Court of Appeal: Dividends may be transactions at an undervalue

by Emma Halton 

The Court of Appeal has held1 that dividends may be challenged under section 423 of the Insolvency Act 1986 (“s423”), which allows a court to set aside a transaction by a company if it is at an undervalue, with the purpose of either putting assets beyond the reach of creditors or otherwise prejudicing some person.

BAT Industries plc (“BAT”) was liable to contribute to the costs of remedying certain environmental damage in Wisconsin, USA. Arjo Wigging Appleton Limited (“AWA”) was required to indemnify BAT for part of those costs. In December 2008 and May 2009, the directors of AWA resolved to pay dividends to AWA’s sole shareholder, Sequana SA (“Sequana”).

An estimate for AWA’s liability to BAT was reflected in AWA’s accounts, and it was found that the directors’ decisions as regards the provisions were properly made and the accounts were properly prepared, so the dividends were paid in compliance with the statutory requirements.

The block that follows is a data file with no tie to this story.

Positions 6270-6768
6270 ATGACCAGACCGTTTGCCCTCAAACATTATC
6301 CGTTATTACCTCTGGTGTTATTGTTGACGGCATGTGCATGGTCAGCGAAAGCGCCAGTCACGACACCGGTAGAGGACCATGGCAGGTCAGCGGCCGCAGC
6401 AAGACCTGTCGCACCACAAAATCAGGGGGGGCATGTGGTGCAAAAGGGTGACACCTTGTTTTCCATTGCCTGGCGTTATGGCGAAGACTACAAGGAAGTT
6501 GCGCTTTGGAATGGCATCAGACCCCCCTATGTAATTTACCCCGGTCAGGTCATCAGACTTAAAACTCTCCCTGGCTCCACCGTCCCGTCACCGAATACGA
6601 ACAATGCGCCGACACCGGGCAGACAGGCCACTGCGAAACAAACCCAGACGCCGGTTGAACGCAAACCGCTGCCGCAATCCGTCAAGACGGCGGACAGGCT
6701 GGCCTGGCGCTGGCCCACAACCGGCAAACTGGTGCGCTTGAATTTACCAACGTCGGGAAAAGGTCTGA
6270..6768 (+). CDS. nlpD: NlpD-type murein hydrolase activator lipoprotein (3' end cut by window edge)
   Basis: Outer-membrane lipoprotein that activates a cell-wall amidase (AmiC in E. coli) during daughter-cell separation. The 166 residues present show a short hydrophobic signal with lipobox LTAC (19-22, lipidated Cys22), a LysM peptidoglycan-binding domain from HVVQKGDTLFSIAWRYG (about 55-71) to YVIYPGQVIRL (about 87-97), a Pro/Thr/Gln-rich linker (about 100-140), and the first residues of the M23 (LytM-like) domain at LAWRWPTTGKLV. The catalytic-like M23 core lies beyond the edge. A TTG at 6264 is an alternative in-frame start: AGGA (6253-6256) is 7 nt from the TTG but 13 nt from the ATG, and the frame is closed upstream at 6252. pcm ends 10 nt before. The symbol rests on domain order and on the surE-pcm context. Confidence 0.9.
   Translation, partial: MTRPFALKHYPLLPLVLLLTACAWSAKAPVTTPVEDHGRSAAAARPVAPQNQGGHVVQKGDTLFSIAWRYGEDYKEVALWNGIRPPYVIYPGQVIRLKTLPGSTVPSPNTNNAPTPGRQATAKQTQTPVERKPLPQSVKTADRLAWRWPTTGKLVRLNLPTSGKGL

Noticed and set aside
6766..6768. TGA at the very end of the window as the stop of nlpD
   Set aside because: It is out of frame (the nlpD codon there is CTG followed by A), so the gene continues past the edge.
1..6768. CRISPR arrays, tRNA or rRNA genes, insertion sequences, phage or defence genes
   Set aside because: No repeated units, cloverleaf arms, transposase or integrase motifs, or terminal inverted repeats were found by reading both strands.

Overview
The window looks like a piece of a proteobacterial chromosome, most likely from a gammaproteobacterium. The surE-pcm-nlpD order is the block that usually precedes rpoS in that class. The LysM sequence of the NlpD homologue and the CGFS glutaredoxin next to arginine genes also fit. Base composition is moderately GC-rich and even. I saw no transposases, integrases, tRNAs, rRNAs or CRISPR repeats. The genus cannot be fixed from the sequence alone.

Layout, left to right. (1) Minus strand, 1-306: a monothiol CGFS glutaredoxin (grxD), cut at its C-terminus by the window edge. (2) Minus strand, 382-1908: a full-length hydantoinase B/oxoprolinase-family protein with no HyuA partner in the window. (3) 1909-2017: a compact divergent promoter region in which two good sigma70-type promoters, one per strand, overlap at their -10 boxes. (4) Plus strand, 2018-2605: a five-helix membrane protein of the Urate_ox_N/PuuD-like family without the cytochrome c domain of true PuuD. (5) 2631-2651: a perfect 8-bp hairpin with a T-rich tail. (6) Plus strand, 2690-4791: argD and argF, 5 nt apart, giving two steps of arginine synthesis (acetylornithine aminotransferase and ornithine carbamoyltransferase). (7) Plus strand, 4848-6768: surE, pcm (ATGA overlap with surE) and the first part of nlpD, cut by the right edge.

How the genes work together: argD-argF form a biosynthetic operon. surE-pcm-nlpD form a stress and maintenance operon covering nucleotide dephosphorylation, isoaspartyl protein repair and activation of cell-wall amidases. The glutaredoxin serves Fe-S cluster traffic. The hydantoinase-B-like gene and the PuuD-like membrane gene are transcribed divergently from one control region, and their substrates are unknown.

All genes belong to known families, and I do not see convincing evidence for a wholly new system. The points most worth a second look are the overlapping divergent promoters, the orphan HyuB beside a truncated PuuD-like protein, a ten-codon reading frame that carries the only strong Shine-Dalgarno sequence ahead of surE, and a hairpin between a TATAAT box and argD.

Each dividend was paid by the amount of the dividend being set-off against an inter-company receivable due from Sequana to AWA. The effect of the dividends was to significantly reduce the value of AWA’s only asset (the receivable owed to it by Sequana) and put the amount of the dividends beyond the reach of BAT.

The Court of Appeal held that the wording of s423 is deliberately wide, to protect creditors, and that dividends fell within the scope of “transactions” for the purposes of that section. It also found that the second dividend was motivated by Sequana’s desire to reduce the debt it owed to AWA, so as to be able to sell AWA, and therefore the relevant purpose was present when the second dividend was paid. Accordingly, the second dividend (although not the first) would be set aside. The court also emphasised that in order to satisfy the s423 test, there is no need to show dishonesty or ill will on the part of the directors.

Thus, it is possible for the court to set aside dividends for which all proper company law procedures have been followed.

If you have any queries about this article, please get in touch with Emma Halton, whose details appear below.

1BTI 2014 LLC v Sequana SA & Ors [2019]

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